A Writer’s Hygiene – 1,000 Nights of Short Stories, Poetry, and Essays

I seem to be a glutton for challenges these days. Inspired by Ray Bradbury’s short story advice, I’m two-and-a-half weeks into one of his other (paraphrased) suggestions:

Every day, for the next 1,000 days, read one short story, one poem, and one essay.

That’s just a small part of this amazing speech he gave in 2001. Spend some time watching and listening to it. You won’t be disappointed.

The whole idea is to fill the workshop of the mind with so many different doodads, gadgets, and raw material that you can’t help but be inspired to come up with syncretic ideas and news ways of looking at the same old things.

At 39 years old, this is the first time in my life that I’ve ever seriously looked at poetry. Talk about regrets. Maybe it’s because I’m starting with Robert Frost, but my God man, it’s just beautiful stuff and so rewarding to puzzle out.

I’m reading amazing short stories by Elmore Leonard, Robert Howard, Richard Matheson, as well as contemporary stories in every genre. For barely the price of a nice dinner, I picked up four giant anthologies containing classic mysteries, tales of horror, the works of Edgar Allen Poe, and Nathaniel Hawthorne.

I’m reading long-form articles from National Geographic, Mother Jones, Reason, and Military History Quarterly. Once I’ve gone through the issues in my stock, I picked up a used copy of Francis Bacon’s essays to start on next.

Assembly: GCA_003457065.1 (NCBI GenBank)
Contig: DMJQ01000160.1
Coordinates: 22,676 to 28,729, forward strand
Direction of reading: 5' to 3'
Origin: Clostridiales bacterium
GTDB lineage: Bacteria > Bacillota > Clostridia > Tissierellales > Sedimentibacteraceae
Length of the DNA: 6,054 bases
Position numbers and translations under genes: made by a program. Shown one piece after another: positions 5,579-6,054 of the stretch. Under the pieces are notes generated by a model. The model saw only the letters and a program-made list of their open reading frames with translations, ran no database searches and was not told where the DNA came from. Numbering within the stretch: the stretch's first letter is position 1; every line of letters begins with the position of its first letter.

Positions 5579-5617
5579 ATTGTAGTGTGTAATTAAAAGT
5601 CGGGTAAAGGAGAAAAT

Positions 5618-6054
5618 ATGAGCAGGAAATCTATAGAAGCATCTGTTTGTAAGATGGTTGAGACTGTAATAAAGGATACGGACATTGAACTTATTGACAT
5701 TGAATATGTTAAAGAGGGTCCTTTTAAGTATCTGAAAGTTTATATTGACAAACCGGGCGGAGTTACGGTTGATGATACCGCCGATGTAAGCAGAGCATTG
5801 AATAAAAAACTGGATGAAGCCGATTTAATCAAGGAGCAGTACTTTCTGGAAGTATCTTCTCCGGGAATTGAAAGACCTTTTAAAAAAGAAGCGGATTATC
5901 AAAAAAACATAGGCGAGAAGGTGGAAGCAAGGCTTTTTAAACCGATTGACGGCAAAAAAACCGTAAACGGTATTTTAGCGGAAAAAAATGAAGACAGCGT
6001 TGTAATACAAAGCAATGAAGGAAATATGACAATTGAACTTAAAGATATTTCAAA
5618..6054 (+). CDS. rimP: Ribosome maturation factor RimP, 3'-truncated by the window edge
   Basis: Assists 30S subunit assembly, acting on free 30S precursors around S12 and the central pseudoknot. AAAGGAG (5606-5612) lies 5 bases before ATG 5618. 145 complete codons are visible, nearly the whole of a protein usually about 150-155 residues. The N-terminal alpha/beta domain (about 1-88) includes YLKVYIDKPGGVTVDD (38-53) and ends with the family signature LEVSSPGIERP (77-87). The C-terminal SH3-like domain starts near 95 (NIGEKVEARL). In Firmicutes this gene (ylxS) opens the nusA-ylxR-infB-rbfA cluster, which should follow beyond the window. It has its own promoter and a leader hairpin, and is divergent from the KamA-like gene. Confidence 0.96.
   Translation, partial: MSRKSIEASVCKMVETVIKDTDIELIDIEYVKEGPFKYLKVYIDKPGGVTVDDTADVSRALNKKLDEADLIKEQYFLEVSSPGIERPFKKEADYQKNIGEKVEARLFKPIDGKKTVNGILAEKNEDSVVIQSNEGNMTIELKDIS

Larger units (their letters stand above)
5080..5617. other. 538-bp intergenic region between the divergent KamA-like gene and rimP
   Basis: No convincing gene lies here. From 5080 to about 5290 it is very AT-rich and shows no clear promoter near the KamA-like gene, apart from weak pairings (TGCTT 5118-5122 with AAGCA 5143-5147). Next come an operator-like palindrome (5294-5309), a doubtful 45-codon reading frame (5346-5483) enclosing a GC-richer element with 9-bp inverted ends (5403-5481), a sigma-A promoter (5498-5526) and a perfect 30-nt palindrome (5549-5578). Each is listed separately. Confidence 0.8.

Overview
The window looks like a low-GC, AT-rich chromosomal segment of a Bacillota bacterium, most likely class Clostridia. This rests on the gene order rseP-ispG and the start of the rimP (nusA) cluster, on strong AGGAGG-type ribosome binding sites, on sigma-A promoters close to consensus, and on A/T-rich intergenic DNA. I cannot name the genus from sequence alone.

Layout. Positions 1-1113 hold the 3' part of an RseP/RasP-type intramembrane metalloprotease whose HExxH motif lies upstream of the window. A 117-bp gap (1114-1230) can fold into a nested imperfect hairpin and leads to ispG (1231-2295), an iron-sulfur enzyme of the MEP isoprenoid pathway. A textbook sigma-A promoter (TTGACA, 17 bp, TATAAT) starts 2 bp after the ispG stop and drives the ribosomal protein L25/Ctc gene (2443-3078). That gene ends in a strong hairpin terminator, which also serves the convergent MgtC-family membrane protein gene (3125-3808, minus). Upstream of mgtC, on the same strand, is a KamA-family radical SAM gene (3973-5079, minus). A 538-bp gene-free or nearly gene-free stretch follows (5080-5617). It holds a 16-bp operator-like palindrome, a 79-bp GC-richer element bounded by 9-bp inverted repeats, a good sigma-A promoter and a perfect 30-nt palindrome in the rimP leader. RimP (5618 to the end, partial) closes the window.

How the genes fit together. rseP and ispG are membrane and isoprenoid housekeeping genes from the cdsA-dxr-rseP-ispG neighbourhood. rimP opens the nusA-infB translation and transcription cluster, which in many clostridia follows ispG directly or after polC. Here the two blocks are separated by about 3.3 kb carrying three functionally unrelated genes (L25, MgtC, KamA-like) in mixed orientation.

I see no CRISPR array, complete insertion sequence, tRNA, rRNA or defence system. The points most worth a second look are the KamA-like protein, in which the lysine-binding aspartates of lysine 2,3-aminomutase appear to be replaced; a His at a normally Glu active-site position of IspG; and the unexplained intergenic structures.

It may be the magical combination of this hygiene program and trying to write a story every week, but I’ve never been so full of ideas. It’s not always easy to work them out into a cohesive narrative. I’m convinced this system has made doing so easier, though.

Ray’s suggestion may not be for everyone, but I can’t see that it hurts. Even if you start slow and do it every other day, you’re bound to have a wealth of material to consciously and subconsciously pull from.

Fill your cup, I say.

-Phillip

7 thoughts on “A Writer’s Hygiene – 1,000 Nights of Short Stories, Poetry, and Essays”

  1. Full steam I say. By the time I wade through 202 emails, write my blog, answer all comments, read others blogs and comment, do scripts for three radio shows, work on my WIP, EDIT, Format, and Social Media, I have a precious half hour before bed. I read Indie books at that time.

    1. Wow, you certainly have a full cup already John. It sounds like you have your ducks in a row and are focused on what’s most important to your success right now.

  2. I’ve had much the same experience. A few years ago I started getting up early and carving out serious time to read. At the same time I made a concerted effort to read things I felt resistant to, or wouldn’t normally read. The end result is that I am brimming over with creative ideas all the time now!

    1. That’s fantastic, Lauren! I’ve been doing the same thing with setting aside time to read. I’m finding it a must if I want to be productive with my writing.

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